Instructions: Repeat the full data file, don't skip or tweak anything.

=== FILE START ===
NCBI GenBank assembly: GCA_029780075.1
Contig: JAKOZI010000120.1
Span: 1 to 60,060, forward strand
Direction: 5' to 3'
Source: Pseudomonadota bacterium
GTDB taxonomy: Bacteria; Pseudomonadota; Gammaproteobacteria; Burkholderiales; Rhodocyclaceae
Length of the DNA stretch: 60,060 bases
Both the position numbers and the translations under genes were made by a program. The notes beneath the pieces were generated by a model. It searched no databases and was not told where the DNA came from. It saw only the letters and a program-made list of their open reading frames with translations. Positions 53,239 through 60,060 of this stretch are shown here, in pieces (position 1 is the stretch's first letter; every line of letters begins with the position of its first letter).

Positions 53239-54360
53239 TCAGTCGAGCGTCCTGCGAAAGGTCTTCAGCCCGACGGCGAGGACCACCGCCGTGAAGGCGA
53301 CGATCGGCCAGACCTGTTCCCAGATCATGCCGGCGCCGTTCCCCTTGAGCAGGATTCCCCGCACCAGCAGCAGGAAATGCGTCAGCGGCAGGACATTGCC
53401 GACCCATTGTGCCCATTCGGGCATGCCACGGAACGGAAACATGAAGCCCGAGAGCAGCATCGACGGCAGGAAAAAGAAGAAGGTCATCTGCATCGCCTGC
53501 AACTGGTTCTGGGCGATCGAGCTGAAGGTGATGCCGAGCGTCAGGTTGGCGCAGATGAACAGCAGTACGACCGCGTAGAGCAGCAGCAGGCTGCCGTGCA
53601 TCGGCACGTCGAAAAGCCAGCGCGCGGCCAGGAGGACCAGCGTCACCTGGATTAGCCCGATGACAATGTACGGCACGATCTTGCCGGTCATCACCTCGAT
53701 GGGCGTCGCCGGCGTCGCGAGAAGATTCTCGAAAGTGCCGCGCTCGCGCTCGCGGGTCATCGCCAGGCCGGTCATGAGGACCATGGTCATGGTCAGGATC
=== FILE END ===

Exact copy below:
NCBI GenBank assembly: GCA_029780075.1
Contig: JAKOZI010000120.1
Span: 1 to 60,060, forward strand
Direction: 5' to 3'
Source: Pseudomonadota bacterium
GTDB taxonomy: Bacteria; Pseudomonadota; Gammaproteobacteria; Burkholderiales; Rhodocyclaceae
Length of the DNA stretch: 60,060 bases
Both the position numbers and the translations under genes were made by a program. The notes beneath the pieces were generated by a model. It searched no databases and was not told where the DNA came from. It saw only the letters and a program-made list of their open reading frames with translations. Positions 53,239 through 60,060 of this stretch are shown here, in pieces (position 1 is the stretch's first letter; every line of letters begins with the position of its first letter).

Positions 53239-54360
53239 TCAGTCGAGCGTCCTGCGAAAGGTCTTCAGCCCGACGGCGAGGACCACCGCCGTGAAGGCGA
53301 CGATCGGCCAGACCTGTTCCCAGATCATGCCGGCGCCGTTCCCCTTGAGCAGGATTCCCCGCACCAGCAGCAGGAAATGCGTCAGCGGCAGGACATTGCC
53401 GACCCATTGTGCCCATTCGGGCATGCCACGGAACGGAAACATGAAGCCCGAGAGCAGCATCGACGGCAGGAAAAAGAAGAAGGTCATCTGCATCGCCTGC
53501 AACTGGTTCTGGGCGATCGAGCTGAAGGTGATGCCGAGCGTCAGGTTGGCGCAGATGAACAGCAGTACGACCGCGTAGAGCAGCAGCAGGCTGCCGTGCA
53601 TCGGCACGTCGAAAAGCCAGCGCGCGGCCAGGAGGACCAGCGTCACCTGGATTAGCCCGATGACAATGTACGGCACGATCTTGCCGGTCATCACCTCGAT
53701 GGGCGTCGCCGGCGTCGCGAGAAGATTCTCGAAAGTGCCGCGCTCGCGCTCGCGGGTCATCGCCAGGCCGGTCATGAGGACCATGGTCATGGTCAGGATC